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Can you create a partition in a usb disk using fdisk command in a single line.

fdisk command is interactive in nature, But I want to automate partition creation in a single line using fdisk command.

1
14

Trying to automate fdisk is possible, but it is not easy to maintain. As other answers note, either parted or sfdisk are designed to do what you want and are easier to automate.

parted

To create a partition in one line with parted:

parted -a optimal /dev/usb mkpart primary 0% 4096MB

as seen in this UNIX SE post. Each of the parts is pretty self-explanatory, but just in case here is how mkpart is defined:

mkpart [part-type fs-type name] start end

where things in square brackets are optional, but you probably want primary for your part-type, start at 0% and end at 4096MB or however large your USB stick is.

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  • FWIW, the options specified here are no longer supported by sfdisk and results in an error for the above snippet.
    – logidelic
    Apr 2 '19 at 14:02
  • @chicks How is sfdisk any easier to script? Input for sfdisk is just as messy as it is fdisk.
    – Melab
    Aug 1 '20 at 16:23
  • I hope most people choose parted. I will remove the sfdisk section to reduce confusion.
    – chicks
    Aug 1 '20 at 19:33
  • 2
    As I used badblocks before, my whole disk was erased and I received an error like "Error: /dev/nvme1n1: unknown partition table" (in German: "Fehler: /dev/nvme1n1: unbekannte Partitionstabelle") when using the above command. I had to first create the partition table with parted /dev/nvme2n1 mklabel gpt and then create the partition with parted /dev/nvme2n1 mkpart primary ext4 0% 100% After that I formatted it with mkfs.ext4 /dev/nvme2n1p1. Oct 30 '20 at 7:33
5

Erase everything, and create a single partition:

dev='/dev/sdb'
sudo umount "$dev"
printf "o\nn\np\n1\n\n\nw\n" | sudo fdisk "$dev"
sudo mkfs.ext4 "${dev}1"

See also: https://superuser.com/questions/332252/creating-and-formating-a-partition-using-a-bash-script

4
  • this works but using sfdisk or parted will be easier to get working and maintain
    – chicks
    Sep 11 '15 at 20:36
  • 1
    @chicks cool, I will have a look at it. Someone should have posted an example :-) Sep 11 '15 at 20:40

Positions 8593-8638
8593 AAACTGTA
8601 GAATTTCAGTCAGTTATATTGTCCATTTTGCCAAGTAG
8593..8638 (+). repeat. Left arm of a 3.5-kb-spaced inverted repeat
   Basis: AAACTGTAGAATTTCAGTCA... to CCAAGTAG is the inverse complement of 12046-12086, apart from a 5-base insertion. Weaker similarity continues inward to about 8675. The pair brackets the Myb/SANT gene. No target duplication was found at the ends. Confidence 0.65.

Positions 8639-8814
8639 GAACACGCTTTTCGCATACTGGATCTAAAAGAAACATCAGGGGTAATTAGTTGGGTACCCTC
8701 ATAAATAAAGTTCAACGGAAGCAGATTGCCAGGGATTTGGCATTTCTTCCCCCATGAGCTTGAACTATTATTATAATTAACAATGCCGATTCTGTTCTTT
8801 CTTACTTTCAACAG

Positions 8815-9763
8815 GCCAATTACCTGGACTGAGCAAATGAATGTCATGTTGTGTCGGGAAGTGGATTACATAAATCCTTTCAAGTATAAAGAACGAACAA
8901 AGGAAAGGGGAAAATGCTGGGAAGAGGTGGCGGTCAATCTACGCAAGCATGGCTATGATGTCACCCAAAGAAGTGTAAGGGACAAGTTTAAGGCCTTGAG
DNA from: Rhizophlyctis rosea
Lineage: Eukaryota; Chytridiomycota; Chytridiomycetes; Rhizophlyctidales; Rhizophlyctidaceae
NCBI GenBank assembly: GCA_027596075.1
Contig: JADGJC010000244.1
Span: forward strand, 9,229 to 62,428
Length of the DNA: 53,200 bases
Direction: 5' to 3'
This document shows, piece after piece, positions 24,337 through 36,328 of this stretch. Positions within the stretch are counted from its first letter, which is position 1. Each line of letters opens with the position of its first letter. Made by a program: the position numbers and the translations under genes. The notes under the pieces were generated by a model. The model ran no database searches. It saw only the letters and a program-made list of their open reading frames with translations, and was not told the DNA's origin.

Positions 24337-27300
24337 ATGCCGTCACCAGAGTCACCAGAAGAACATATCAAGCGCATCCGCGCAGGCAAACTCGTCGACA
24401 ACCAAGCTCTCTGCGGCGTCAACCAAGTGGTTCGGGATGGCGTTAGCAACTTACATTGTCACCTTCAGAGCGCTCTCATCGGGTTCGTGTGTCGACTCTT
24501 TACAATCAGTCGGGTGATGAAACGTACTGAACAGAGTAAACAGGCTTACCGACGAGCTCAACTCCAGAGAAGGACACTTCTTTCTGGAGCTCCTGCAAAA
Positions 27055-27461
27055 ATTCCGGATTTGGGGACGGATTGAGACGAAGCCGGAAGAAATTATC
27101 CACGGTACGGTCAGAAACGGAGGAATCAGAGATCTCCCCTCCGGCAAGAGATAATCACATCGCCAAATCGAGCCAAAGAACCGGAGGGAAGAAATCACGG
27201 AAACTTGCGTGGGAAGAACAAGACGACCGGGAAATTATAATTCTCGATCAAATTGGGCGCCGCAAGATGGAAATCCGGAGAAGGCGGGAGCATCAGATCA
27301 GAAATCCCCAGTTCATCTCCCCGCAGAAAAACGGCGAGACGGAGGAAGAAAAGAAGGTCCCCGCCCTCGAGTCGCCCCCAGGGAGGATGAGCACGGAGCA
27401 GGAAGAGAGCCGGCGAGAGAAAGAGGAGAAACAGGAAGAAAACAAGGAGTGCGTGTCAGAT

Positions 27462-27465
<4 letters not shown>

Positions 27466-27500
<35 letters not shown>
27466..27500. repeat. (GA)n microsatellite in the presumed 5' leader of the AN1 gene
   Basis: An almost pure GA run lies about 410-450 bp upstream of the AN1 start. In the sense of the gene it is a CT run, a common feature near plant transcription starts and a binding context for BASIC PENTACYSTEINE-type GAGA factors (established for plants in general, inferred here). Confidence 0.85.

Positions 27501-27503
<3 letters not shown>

• good point @Ciro, I will take care of that...
    – chicks
    Sep 12 '15 at 0:10
  • echo ",,;" | sfdisk /dev/sda In ,, the first parameter is the offset if you need to be sure to maintain it, the last one partition type is 8e for LVM on msdos and E6D6D379-F507-44C2-A23C-238F2A3DF928 for gpt. Check parameters --no-reread --no-tell-kernel if updating online and parameters --append and -N if you don't want to erase everything.
    – DustWolf
    Jul 29 at 15:37
2

You probably need to use the parted command instead of fdisk.

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  • Could you show an example of how to use the parted command? Jan 17 at 1:14
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sfdisk also has a non-interactive mode that reads in partition information from stdin. parted is more flexible, though.

2

Use sfdisk instead.

The sfdisk man page is a little confusing, here's some specific examples of how to automate partition setup with sfdisk. One example is you can save the partition info from one drive via sfdisk -l and then dump that directly on to a new drive.

1
  • The link no longer works.
    – DustWolf
    Sep 20 '20 at 10:59
0

For GPT tables you can use sgdisk:

sgdisk -n 0:0:0 /dev/sde

-n, --new=partnum:start:end Create a new partition. You enter a partition number, starting sector, and an ending sector. Both start and end sectors can be specified in absolute terms as sector numbers or as positions measured in kibibytes (K), mebibytes (M), gibibytes (G), tebibytes (T), or pebibytes (P); for instance, 40M specifies a position 40MiB from the start of the disk. You can specify locations relative to the start or end of the specified default range by preceding the number by a '+' or '-' symbol, as in +2G to specify a point 2GiB after the default start sector, or -200M to specify a point 200MiB before the last available sector. A start or end value of 0 specifies the default value, which is the start of the largest available block for the start sector and the end of the same block for the end sector. A partnum value of 0 causes the program to use the first available partition number.

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